Customization strategy. Stick to the plan

In this post I want to share my experiences in the support of the governance process that is responsible for keeping the level of customization for a standard package solution under control. How do we approach this? It's easy to boldly say upfront that you rather adapt your way of working than to customize the software you bought. This post is all about sticking to that decision even when the going gets tough.

What is a project if not an epic journey

One thing we've learned from the first phase of the iHRM program is that a complete waterfall approach with one delivery moment, followed by an extended user acceptance period is not the silver bullet. For the second phase of the program, the scope is wider and the number of project teams is higher. In this blog post, I'll share some insights on how to effectively manage scope while going for an iterative and incremental development plan.

10 ways to make Scrum fail

You've probably already heard of Scrum, the popular agile software development framework. While the basics aren't difficult, a lot of people seem to fail implementing it. In this post I'll sum up 10 things you should do if you want your Scrum project to fail miserably.

  1. No or bad retrospectives


Some take aways from the 23rd BAEA Café with Chris Potts

Always inspiring, a seminar by Chris Potts. So I was keen on joining this evening’s EA Café about linking enterprise architecture to enterprise investment. If you haven’t read his books or participated in one of his workshops, I strongly encourage you to do so. Here are some things and questions that stuck with me today.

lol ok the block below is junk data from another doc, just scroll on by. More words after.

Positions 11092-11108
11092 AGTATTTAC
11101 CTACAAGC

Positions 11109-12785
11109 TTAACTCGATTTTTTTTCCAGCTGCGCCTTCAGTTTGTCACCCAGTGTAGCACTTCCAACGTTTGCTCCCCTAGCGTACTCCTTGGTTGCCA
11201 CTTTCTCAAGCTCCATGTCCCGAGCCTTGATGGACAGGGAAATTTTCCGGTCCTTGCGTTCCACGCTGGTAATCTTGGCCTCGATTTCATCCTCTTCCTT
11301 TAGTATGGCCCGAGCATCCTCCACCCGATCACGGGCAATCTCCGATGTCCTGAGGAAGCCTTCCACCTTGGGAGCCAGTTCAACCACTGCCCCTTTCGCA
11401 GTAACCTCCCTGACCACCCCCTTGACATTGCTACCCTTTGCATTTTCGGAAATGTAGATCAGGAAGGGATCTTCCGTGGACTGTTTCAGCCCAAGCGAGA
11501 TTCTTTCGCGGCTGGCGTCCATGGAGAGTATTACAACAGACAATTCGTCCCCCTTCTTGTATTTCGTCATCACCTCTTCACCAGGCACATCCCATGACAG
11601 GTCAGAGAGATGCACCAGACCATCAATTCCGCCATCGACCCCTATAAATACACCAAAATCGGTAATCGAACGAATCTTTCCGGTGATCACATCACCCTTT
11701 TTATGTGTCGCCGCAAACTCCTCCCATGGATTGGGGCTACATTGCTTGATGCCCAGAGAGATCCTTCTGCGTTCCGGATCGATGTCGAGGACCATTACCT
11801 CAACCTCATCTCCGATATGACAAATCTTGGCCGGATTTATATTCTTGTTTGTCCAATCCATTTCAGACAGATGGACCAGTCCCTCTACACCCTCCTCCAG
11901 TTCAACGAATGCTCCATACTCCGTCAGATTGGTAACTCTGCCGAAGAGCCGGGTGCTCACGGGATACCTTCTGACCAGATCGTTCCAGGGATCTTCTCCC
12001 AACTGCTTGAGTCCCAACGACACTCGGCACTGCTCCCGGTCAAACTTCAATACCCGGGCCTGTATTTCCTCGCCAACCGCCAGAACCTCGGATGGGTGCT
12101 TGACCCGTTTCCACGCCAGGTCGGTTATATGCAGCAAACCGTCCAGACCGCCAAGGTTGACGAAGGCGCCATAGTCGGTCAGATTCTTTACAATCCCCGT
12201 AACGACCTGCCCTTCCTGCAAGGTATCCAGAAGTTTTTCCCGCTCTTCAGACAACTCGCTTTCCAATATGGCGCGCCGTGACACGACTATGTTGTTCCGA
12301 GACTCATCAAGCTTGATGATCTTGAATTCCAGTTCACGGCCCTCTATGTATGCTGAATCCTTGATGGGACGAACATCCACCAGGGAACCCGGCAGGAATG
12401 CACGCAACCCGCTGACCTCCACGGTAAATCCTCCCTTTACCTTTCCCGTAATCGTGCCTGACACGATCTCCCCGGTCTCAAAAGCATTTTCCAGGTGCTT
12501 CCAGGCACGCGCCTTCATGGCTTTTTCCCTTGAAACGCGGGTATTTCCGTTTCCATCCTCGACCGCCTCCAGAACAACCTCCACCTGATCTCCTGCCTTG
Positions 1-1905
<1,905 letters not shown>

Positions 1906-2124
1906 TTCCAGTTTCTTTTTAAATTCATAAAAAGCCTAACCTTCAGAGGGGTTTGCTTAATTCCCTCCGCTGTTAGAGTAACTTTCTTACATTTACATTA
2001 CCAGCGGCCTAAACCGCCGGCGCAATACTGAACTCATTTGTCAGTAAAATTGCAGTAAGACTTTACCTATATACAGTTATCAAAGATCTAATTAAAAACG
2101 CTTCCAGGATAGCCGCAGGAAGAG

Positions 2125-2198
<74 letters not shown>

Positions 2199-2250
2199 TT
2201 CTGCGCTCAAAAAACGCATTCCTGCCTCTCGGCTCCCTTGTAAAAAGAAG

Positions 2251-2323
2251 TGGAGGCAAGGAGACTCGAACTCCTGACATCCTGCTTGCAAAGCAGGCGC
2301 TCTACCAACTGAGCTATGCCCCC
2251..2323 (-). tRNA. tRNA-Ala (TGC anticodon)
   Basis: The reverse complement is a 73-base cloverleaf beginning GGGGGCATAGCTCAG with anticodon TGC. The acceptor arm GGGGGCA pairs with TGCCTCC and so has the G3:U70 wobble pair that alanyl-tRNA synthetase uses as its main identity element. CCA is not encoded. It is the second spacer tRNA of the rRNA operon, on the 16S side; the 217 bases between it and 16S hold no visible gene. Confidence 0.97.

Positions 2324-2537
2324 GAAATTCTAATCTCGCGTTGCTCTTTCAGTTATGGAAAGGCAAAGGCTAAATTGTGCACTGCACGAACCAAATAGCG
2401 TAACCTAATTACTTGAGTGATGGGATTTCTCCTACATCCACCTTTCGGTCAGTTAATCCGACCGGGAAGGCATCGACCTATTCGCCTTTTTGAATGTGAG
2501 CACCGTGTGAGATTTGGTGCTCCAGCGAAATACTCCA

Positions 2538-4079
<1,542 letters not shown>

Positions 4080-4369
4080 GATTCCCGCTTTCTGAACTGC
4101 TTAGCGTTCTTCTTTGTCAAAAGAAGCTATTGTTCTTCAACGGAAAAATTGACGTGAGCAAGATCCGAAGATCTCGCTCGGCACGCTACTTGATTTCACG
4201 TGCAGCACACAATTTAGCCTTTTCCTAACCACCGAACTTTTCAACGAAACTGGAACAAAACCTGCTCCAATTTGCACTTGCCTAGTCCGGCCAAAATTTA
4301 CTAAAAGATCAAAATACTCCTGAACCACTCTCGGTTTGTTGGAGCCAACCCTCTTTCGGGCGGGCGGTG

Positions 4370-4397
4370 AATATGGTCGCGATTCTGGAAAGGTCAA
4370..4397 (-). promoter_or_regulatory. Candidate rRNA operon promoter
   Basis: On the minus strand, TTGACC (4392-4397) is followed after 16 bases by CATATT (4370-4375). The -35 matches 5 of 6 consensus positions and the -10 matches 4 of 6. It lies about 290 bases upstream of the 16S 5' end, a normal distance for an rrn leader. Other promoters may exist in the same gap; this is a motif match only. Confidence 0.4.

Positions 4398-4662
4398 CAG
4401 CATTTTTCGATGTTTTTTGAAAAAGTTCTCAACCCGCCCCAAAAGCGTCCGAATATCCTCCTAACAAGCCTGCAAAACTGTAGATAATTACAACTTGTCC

• Do you want to make your projects succesful, or your portfolio? If your portfolio is managed well, it gives you enough probability of success to ensure running a healthy business, yet allows for enough risk to prevent you from standing still.

Business Cases: getting money or creating value?

Business cases are a valuable instrument, but in practice they are not always applied correctly. They are often ‘misused’ in an attempt to get budgets allocated or to win projects. During a most interesting evening with our Business Analysis community, many colleagues presented real-life examples of how business cases are typically used by our customers. It was fascinating to see how the same patterns kept returning again and again.

What’s wrong with business cases?

Someone mentioned that: "You can always calculate your profit with a business case". As a result, business cases become more of a sales instrument for projects instead of a management instrument to evaluate and follow up on investments. And that is a shame, because business cases are extremely useful when applied correctly.

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